The Irrawaddy News Magazine [Covering Burma and Southeast Asia]
COMMENTARY
Dealing with Burma the Australian Way
By DR MYINT CHO Tuesday, October 1, 2002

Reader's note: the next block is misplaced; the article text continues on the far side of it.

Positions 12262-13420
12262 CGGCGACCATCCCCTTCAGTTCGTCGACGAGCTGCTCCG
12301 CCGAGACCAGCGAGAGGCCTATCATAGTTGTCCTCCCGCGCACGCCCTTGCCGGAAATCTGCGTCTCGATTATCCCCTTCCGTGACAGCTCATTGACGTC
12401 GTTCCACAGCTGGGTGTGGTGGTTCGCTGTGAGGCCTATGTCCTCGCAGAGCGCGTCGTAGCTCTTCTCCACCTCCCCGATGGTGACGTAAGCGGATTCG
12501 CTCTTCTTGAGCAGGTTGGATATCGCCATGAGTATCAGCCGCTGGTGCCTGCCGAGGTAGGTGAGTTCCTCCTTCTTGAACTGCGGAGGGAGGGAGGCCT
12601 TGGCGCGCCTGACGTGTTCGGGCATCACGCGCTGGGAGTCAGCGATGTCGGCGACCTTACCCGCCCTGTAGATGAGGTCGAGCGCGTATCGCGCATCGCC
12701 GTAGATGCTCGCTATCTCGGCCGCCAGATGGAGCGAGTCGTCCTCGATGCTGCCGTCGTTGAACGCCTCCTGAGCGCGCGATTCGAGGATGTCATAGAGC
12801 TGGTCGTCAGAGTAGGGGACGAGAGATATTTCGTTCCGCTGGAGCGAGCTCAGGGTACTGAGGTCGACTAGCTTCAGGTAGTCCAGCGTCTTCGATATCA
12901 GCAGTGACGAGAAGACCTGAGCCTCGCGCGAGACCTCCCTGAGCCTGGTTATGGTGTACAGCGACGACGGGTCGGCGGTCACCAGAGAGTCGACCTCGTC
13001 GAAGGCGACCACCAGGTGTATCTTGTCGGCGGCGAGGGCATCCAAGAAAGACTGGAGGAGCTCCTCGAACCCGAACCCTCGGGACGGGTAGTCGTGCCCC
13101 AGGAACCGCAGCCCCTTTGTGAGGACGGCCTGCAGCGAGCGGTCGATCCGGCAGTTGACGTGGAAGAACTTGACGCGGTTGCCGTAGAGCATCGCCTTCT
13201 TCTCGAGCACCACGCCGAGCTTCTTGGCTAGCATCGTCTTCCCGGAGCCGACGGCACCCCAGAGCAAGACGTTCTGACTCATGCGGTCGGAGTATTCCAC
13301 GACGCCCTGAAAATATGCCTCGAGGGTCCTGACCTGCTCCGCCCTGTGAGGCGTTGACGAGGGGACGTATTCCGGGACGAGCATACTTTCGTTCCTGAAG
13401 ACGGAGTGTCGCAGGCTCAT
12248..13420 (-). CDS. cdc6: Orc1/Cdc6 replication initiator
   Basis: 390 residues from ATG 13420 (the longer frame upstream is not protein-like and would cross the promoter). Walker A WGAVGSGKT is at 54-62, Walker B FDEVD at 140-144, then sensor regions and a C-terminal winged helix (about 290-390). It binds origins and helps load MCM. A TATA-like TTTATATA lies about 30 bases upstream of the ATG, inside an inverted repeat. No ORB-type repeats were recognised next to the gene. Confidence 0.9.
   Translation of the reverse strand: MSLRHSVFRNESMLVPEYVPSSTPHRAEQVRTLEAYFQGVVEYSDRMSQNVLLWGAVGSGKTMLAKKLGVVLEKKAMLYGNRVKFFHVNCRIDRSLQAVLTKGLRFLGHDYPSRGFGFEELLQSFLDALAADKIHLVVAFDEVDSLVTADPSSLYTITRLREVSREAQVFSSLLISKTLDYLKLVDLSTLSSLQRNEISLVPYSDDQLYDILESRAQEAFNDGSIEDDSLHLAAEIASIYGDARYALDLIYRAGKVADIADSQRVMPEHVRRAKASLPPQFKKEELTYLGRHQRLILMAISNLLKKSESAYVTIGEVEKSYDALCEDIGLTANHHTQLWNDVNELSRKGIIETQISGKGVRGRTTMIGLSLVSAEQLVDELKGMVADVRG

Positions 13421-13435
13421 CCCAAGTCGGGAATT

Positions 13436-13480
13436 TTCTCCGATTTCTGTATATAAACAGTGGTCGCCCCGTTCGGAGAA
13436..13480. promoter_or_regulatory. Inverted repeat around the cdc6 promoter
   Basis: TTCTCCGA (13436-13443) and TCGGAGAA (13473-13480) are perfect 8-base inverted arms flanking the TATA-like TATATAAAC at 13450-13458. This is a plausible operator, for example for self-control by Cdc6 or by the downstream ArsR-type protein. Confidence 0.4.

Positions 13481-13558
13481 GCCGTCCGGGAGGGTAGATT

Breaking ranks with the international community, Australia’s Foreign Minister Alexander Downer became the first Western official to visit Burma in decades. It is clear that despite calls from the international community the junta has no real commitment to improving human rights or bringing about real political change, in Burma. It only took 24 hours in Burma to confirm that for Australian Foreign Minister, Alexander Downer. After meeting with junta leaders and Daw Aung San Suu Kyi, Downer told the world that the junta has no current plans to discuss national reconciliation with the opposition. He also told the Thai Foreign Minster in Bangkok that the time had come to increase the pressure on Burma. Now, Australia says it will put more public and moral pressure on Rangoon to show good faith and begin talks with the opposition. On his visit to Burma, Downer’s remarks made many observers think that Australia was considering a policy shift on Burma. Unlike most Western democratic countries, Australia previously believed it could persuade the junta with friendly "limited engagement" to respect human rights and restore democracy in Burma. Australia never held much faith in isolating Burma and has continued to maintain diplomatic ties with Rangoon. Still, Downer seemed reluctant to address the worsening human rights situation in Burma, particularly the widespread and systematic rape of women from ethnic nationalities. His statement regarding aid disappointed observers again. He committed to funding more human rights training in Burma and to providing another AUD $3 million (US $1.7 million) over three years to Rangoon for nutrition and health projects with a focus on HIV/AIDS prevention and care. Australia also pledged support for the junta’s efforts to redraft the constitution. Although Canberra embargoed the sale of military equipment to Burma after the 1988 uprising and coup, Australia has not committed to sanctions imposed by the United States and the European Union. The official line from Australian diplomats is that Australia neither encourages nor discourages investment in Burma. It has also refused to impose visa restrictions on senior junta officials. Downer has argued that the isolation policy posed by the West and Asean’s constructive engagement policy have failed. Now it’s time he admitted that Australia’s approach has failed too. Downer should realize that the talks and a few political developments, including the release of Aung San Suu Kyi and some political prisoners, happened because of a mix of domestic economic problems and international pressure. Developments did not take place because of Asean’s constructive engagement or Australia’s limited engagement policy. Aung San Suu Kyi, the National League for Democracy (NLD) and ethnic leaders have already commented on Australian foreign policy in Burma and questioned the value of training the junta’s officials. Downer, may be the only one who believes human rights training can forward democratic reform. Realistically, it will only help the military develop propaganda and disguise the truth about human rights abuses. Just as it did with human rights training in Indonesia during the Suharto regime, the Australian government wants to waste taxpayer’s money on a futile exercise once again. The junta seems to be using the release of some political prisoners and the possibility of talks as a showcase to ease international pressure. By giving a little, the junta hopes to gain legitimacy, have sanctions lifted, attract resources and consolidate its shaky position. Foreign leaders like Downer should not be fooled. But Downer’s biggest mistake may be his support for the state-managed drafting of the constitution. With Downer’s support, junta leaders may achieve their goal of a new constitution that guarantees military supremacy in Burmese politics. At this very sensitive stage, it is essential that the wrong signals are not sent. With signals like pledges of humanitarian assistance from Australia and Japan, the military has enough fuel to delay talks with Aung San Suu Kyi. The concern is that the unilateral initiatives of individual countries, particularly Japan and Australia, may jeopardize the talks. Coordinated domestic and international pressure must be maintained in order to ensure that the talks achieve real results. Paulo Sergio Pinheiro, UN rapporteur on human rights in Burma, recently said that the situation in Burma will not improve until there is "substantive progress in the process of national reconciliation and political transition". Pushing the junta towards substantive progress should be the international community’s main objective. Australia must heed the criticism from Aung San Suu Kyi and the democracy movement. Australia must press the generals to release all political prisoners and encourage dialogue on national reconciliation. Australia must join the United States and the European Union in imposing sanctions until the generals honor their promise to start real talks on real political reform. Dr Myint Cho lives in Sydney and is director of Burma’s exiled Members of Parliament Union.

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